I have finally tried a canoe

it was a penobscot 17. It was really cool.

thats great
now you could make your name “pamlico_140-and-a-penobscot-once” it woudl be cool…but hard to type out every time you put up a message.


Solo or tandem ?
Now that you think it is cool you can join the ranks of us bi-paddlers who actually can’t make up our minds as to which is cooler, kayaks or canoes

I personally think it is a toss up.



took my wife down to Garden Cove for a paddle today and while there we stopped at FBO and I got her to try the Mad River 16 poly canoe. I thought it was incredibly stable and enjoyed myself. When we got back she made it clear that she thought it was tippy???..then she gave another reason…it was just too big and where would we put it?

She has been paddling a scupper pro and I think that the high seating of the canoe gave her the willies.


canoe seat
One of the big advantages a canoe has over a kayak is that the paddler can very his position; sit on a seat, that is supplied, or reposition it lower; or kneel on both knees or on only one knee … or even stand up (if the particular boat has sufficient primary stability to make you feel secure).

Actually, canoe seats as we know them are a relatively recent (late 19th Century) addition to canoes. In its original form, the paddlers knelt in the canoe, perhaps resting their backsides against a low thwart. Today, such thwarts. called “kneeling thwarts” are commonly installed, or can be retrofitted.

Get your wife some knee pads from you local garden or hardware store, or buy her a kneeling pad from a Canoe supply outlet. She will feel very secure rock solid I guarantee you! And she will find it less fatiguing than a kayak over a the long paddle.

Also, buy yourself a copy of Bill Mason\s classic book “Path Of The Paddle” and find out how versatile and agile a canoe can be when you learn how to paddle it.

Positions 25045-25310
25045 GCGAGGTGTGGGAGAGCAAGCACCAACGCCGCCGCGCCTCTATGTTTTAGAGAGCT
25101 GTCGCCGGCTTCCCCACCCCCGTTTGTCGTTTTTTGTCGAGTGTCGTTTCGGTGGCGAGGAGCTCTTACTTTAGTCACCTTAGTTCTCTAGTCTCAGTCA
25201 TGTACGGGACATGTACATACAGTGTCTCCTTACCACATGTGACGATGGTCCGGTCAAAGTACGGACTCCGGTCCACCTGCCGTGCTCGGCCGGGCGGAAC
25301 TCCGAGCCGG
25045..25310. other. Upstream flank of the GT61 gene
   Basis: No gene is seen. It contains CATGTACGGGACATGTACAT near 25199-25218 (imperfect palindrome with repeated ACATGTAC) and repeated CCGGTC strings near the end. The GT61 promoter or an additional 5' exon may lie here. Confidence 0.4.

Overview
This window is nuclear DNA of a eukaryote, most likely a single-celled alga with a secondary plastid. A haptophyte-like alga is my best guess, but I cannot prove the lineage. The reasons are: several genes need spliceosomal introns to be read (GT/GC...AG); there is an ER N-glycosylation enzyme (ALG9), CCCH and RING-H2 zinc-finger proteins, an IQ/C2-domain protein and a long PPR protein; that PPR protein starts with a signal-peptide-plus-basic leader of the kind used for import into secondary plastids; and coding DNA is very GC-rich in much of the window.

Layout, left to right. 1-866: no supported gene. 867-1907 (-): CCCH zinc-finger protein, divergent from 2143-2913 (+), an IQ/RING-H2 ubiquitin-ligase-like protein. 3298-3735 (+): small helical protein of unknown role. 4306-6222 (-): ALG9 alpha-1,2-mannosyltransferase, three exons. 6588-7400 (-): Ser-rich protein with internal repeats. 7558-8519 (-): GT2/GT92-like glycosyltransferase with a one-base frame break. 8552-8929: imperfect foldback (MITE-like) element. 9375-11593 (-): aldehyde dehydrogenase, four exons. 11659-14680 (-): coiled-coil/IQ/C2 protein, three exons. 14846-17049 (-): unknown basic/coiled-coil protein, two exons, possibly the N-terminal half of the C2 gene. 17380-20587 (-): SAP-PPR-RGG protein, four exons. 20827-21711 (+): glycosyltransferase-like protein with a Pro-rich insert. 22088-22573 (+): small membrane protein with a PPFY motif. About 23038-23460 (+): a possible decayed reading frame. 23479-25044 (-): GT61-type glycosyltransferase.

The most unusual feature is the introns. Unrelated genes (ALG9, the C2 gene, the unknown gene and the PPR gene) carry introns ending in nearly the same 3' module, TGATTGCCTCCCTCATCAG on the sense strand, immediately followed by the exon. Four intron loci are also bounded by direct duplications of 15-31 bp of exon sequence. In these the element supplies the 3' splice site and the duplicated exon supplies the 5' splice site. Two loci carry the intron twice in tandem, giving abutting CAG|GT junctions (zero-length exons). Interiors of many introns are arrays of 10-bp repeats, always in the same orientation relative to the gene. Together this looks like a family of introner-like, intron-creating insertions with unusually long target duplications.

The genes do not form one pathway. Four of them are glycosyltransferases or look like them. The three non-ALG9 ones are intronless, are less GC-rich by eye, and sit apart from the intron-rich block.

to replace the usual center thwart.

Canoe or kayak…
Well, I can’t choose. Both are sweet to paddle. I still want to keep my 14 foot lake/coast kayak though.

Last wednesday
one of the 8 kayaks in our group flipped in “boateater rapids”. Brian banged his helmet along the bottom rocks for awhile, then got free; water too shallow to roll I guess. The kayaks were all trying to get his boat and having a rough time. My son and I pulled up to his yak in our 16’4" Swift Dumoine, counterbalanced, picked up his yak, drained most of the water out of it, and rested it aross my canoe on the airbag, bringing it to the bank in fine style.Canoes are great for developing teamwork, or (blush) taking out a date, or sticking out in the crowd. I have canoed with some very experienced gentleman who can play in the eddies really well, and stretch their legs, take pictures or grab the binoculars in the flatwater and check out the wildlife. It’s all good.


Canoe versatility
Along with Mason’s classic book, get the video series on DVD, and his daughter’s video on classic solo canoeing.

Canoes are more versatile, as Paul Mason proves with his book “Thrill of the Paddle”.

I really like canoes for their versatility. Still, when big stretches of open water are on the menu, nothing beats a proper sea-kayak (except a well designed sailboat, I suppose).

Buy a good pair of sunglasses
It won’t take long before switching from the kayaking darkside & paddling into the light in a canoe will result in you needing to buy a good pair of sunglasses.




problem with kayaks
you are always hitting the blades of the front or rear kayak paddler. I go out in my Merlin and it is only me in the canoe, no hitting of paddle blades.

Now I have heard that some kayaks are solo like canoes but I don’t believe it.

Is that cool as in it being an enjoyable craft to paddles or cool as in you were looking cool?

He was talking about a cold front that was moving through the area.

I meant cool as in enjoyable but there was a cold front that day.